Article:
By Jordan Gerard
Legacy EV has the “parts and smarts” for electric vehicle conversion. The Tempe-based company was established in 2019 by Rob Ward and Mavrick Knoles. The company is Ward’s brain-child from 2017, which emphasizes the pair’s passion for sustainability and has even grown to include his love of classic cars.
At first, the goal was to be a parts distributor, with the intent to make aftermarket E-mobility parts more accessible. The problem was collecting all the parts at once to build an electric vehicle motor or convert a gas-powered car to an EV.
Now Legacy EV works with manufacturers to integrate their systems into one cohesive kit that is supplied to builders or fleet owners, providing an easier way to convert vehicles.
“We’re really focused on helping other people build the cars,” Knoles said. “So we are the parts warehouse. We call ourselves the parts and smart – we get other builders the parts that they need to do the conversions themselves.”
The company works with several Valley shops including Vintage Iron and Pauly’s Classic Car Corner. Vintage Iron plans to debut an electric El Camino, while Pauly’s is working on a Chevrolet C-10. Both shops are certified by Legacy EV, who provided the standards training course. Once a shop is authorized, they join Legacy’s authorized installer network. When customers approach Legacy about building a car, one of the shops gets the job.
There’s new enthusiasm for restoring classic cars with electric motors, and classic car enthusiasts who like the sound of a big block engine don’t have to worry too much. Knoles said high-performance classic cars aren’t totally quiet; there’s just a different hum.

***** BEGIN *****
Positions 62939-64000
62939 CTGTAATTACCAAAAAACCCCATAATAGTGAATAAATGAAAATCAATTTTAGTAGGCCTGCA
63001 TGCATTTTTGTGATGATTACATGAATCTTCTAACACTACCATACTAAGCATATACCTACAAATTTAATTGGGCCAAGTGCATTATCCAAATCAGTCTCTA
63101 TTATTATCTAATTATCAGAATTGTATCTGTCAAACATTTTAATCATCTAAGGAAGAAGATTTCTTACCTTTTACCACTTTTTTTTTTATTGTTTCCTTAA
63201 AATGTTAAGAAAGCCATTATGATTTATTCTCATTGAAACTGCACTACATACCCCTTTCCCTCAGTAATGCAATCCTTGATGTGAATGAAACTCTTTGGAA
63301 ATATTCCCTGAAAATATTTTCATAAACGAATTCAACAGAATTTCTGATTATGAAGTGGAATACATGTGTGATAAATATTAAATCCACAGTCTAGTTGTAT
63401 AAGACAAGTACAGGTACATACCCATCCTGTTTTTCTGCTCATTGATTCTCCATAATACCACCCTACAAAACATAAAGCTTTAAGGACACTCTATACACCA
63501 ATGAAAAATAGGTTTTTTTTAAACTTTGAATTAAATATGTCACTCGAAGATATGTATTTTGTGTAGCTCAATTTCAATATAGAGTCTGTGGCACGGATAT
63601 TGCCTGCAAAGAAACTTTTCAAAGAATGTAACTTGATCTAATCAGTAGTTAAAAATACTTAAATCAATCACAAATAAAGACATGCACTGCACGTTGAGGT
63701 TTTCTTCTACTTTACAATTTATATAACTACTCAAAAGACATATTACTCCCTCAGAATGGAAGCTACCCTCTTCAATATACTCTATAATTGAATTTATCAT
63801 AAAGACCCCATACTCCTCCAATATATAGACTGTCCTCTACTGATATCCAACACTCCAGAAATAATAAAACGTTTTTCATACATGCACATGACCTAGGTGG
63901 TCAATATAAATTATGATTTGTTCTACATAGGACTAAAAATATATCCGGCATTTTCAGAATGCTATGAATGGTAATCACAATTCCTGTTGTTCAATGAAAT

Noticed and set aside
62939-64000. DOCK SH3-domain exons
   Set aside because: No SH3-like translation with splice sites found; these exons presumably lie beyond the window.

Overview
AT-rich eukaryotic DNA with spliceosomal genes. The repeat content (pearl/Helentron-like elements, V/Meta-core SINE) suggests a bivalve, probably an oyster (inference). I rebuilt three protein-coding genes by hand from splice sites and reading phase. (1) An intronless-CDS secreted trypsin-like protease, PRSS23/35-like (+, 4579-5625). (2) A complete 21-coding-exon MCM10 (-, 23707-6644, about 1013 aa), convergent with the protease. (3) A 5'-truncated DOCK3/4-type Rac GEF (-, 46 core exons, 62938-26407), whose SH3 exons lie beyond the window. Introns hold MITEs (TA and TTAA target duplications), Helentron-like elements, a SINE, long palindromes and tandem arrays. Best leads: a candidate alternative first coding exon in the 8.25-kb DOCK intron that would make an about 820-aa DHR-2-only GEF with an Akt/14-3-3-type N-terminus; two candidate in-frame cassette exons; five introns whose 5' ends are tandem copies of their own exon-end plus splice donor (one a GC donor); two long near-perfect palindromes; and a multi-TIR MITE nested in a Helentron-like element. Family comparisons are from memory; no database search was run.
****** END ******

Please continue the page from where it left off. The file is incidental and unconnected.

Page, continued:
“It still is a really fun sound,” he said. “We started saying it’s like listening to an a capella band because you’re just hearing tires screech when somebody’s out there doing really cool performance things in their car. What I’ve grown to really appreciate since starting Legacy is the hum that the different electric motors make. And you can really hear there’s a different type of performance in these different systems, which is really fun.”
Ward has loved classic cars since he was 12 years old. As for Knoles, he drove his first EV in 2014. Electric vehicles in Arizona are allowed to drive in the carpool lane, and Knoles wondered if it was really that efficient to allow the exemption. It was, he discovered. Combining their interests expanded the enthusiasm for electric classic cars, while still honoring their history.
And whether it’s the classic car or sustainability aspect that draws people in, Legacy EV is certainly propelling the future of electric vehicles forward. Since the company started, the two co-founders have focused largely on education.
“People really want to learn how to work with these systems safely,” Knoles said. “We’ve really grown our education team to help bring that to light.”